These groups also strengthen acceptance and fairness across an organization by boosting the visibility of underrepresented employees and offering a space to air challenges. In these safe environments, employees can feel freer to express concerns or ideas, which facilitates progress.
Another benefit is that ERGs can provide opportunities for leadership and talent development and educate employees on relevant issues. For instance, MAST organizes an annual event to honor veterans and educate employees on the significance of Veterans Day. Similarly, WLEAD (Lighthouse’s ERG, Women: Leadership Exploration and Development) conducted a session on how to lead strategically in an AI-driven world and enhance women’s leadership skills and technological awareness.
ERGs also drive employee performance by identifying knowledge gaps and offering occasions to learn about skills or issues outside of an employee’s typical business area or focus. P@Ls (Lighthouse’s LGBTQ+ ERG, Pride at Lighthouse) provides its members with opportunities to practice public speaking and leadership skills by rotating the role of the host for their monthly coffee chat sessions.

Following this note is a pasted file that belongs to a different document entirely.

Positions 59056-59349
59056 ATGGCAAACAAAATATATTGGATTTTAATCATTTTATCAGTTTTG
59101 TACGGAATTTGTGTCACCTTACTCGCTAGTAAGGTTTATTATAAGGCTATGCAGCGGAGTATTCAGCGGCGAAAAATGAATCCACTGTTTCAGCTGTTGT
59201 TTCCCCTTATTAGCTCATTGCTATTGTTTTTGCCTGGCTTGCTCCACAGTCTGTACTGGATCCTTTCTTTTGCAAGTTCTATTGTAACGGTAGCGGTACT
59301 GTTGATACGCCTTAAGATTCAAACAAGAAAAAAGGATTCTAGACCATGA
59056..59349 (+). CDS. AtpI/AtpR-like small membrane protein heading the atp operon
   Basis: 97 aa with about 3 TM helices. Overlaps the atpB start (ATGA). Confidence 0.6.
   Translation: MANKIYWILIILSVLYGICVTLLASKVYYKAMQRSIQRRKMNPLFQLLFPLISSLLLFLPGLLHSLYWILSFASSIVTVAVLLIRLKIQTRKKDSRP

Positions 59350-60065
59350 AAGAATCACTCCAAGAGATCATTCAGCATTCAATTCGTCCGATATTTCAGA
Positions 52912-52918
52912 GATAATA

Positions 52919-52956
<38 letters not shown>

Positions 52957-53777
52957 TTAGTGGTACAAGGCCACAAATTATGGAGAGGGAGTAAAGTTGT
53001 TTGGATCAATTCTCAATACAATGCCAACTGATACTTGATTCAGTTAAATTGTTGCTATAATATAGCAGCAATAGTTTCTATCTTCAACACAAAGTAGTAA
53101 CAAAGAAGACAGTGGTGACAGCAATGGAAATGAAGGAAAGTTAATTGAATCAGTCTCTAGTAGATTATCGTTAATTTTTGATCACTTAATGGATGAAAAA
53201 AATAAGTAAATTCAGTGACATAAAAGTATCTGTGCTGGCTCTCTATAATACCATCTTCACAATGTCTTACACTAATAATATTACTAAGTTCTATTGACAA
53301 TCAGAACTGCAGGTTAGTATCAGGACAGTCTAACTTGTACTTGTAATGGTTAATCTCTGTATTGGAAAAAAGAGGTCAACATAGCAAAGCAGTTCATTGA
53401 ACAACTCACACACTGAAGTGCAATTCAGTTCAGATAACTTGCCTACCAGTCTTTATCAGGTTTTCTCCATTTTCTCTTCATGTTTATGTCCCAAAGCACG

Moreover, ERGs offer a chance to network and socialize and raise awareness of relevant issues. Having a strong social network at work—and friends with whom they have a shared sense of mission and purpose—can supercharge an employee’s engagement.
Engaged and diverse workplaces are better equipped to serve their clients and customers—and clients know it. Nearly half of the requests for proposal that Lighthouse has responded to in the previous year have asked for specific information about respondents' DEI/ERG programs, indicating that buyers are increasingly factoring these programs into their purchasing and contracting decisions.
Launching and sustaining ERGs
When forming ERGs, it’s crucial to align them with your organization’s overall DEI mission and strategy. This involves defining clear goals for each group, providing them with the resources they need to succeed, and regularly assessing their impact. For example, MAST aims to recruit military families to join the Lighthouse family. This supports Lighthouse’s broader DEI goals and metrics, especially in hiring. To show our impact, we partnered with the internal recruiting team and tracked our joint success. Identifying an executive sponsor who can act as a true advocate with the company leadership is another crucial step for a successful ERG. This sponsor can help with funding, commitment, and visibility within the organization.